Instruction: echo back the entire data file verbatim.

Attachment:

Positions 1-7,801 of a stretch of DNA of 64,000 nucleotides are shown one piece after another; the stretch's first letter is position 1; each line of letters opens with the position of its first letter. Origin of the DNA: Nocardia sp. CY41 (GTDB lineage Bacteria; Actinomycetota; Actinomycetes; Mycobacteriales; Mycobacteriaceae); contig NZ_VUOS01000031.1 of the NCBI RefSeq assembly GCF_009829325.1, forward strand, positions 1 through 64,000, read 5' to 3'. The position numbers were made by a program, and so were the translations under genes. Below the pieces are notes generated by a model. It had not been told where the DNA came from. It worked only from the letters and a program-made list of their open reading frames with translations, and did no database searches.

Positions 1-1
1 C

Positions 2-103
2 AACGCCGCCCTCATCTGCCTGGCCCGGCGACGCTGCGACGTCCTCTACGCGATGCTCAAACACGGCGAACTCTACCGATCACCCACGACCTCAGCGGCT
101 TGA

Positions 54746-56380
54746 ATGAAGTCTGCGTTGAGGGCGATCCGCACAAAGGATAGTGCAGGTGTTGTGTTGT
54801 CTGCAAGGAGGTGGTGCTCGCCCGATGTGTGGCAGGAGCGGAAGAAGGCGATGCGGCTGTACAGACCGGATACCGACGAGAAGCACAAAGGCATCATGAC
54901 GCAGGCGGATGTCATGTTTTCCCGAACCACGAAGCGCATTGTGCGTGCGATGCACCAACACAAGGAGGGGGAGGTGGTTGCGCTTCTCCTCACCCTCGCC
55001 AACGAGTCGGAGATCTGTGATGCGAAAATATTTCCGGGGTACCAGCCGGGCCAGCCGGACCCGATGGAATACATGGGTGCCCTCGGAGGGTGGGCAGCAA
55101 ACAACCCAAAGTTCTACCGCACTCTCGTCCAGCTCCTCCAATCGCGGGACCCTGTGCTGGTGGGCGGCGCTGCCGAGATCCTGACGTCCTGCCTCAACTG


Positions 1-7,801 of a stretch of DNA of 64,000 nucleotides are shown one piece after another; the stretch's first letter is position 1; each line of letters opens with the position of its first letter. Origin of the DNA: Nocardia sp. CY41 (GTDB lineage Bacteria; Actinomycetota; Actinomycetes; Mycobacteriales; Mycobacteriaceae); contig NZ_VUOS01000031.1 of the NCBI RefSeq assembly GCF_009829325.1, forward strand, positions 1 through 64,000, read 5' to 3'. The position numbers were made by a program, and so were the translations under genes. Below the pieces are notes generated by a model. It had not been told where the DNA came from. It worked only from the letters and a program-made list of their open reading frames with translations, and did no database searches.

Positions 1-1
1 C

Positions 2-103
2 AACGCCGCCCTCATCTGCCTGGCCCGGCGACGCTGCGACGTCCTCTACGCGATGCTCAAACACGGCGAACTCTACCGATCACCCACGACCTCAGCGGCT
101 TGA

Positions 54746-56380
54746 ATGAAGTCTGCGTTGAGGGCGATCCGCACAAAGGATAGTGCAGGTGTTGTGTTGT
54801 CTGCAAGGAGGTGGTGCTCGCCCGATGTGTGGCAGGAGCGGAAGAAGGCGATGCGGCTGTACAGACCGGATACCGACGAGAAGCACAAAGGCATCATGAC
54901 GCAGGCGGATGTCATGTTTTCCCGAACCACGAAGCGCATTGTGCGTGCGATGCACCAACACAAGGAGGGGGAGGTGGTTGCGCTTCTCCTCACCCTCGCC
55001 AACGAGTCGGAGATCTGTGATGCGAAAATATTTCCGGGGTACCAGCCGGGCCAGCCGGACCCGATGGAATACATGGGTGCCCTCGGAGGGTGGGCAGCAA
55101 ACAACCCAAAGTTCTACCGCACTCTCGTCCAGCTCCTCCAATCGCGGGACCCTGTGCTGGTGGGCGGCGCTGCCGAGATCCTGACGTCCTGCCTCAACTG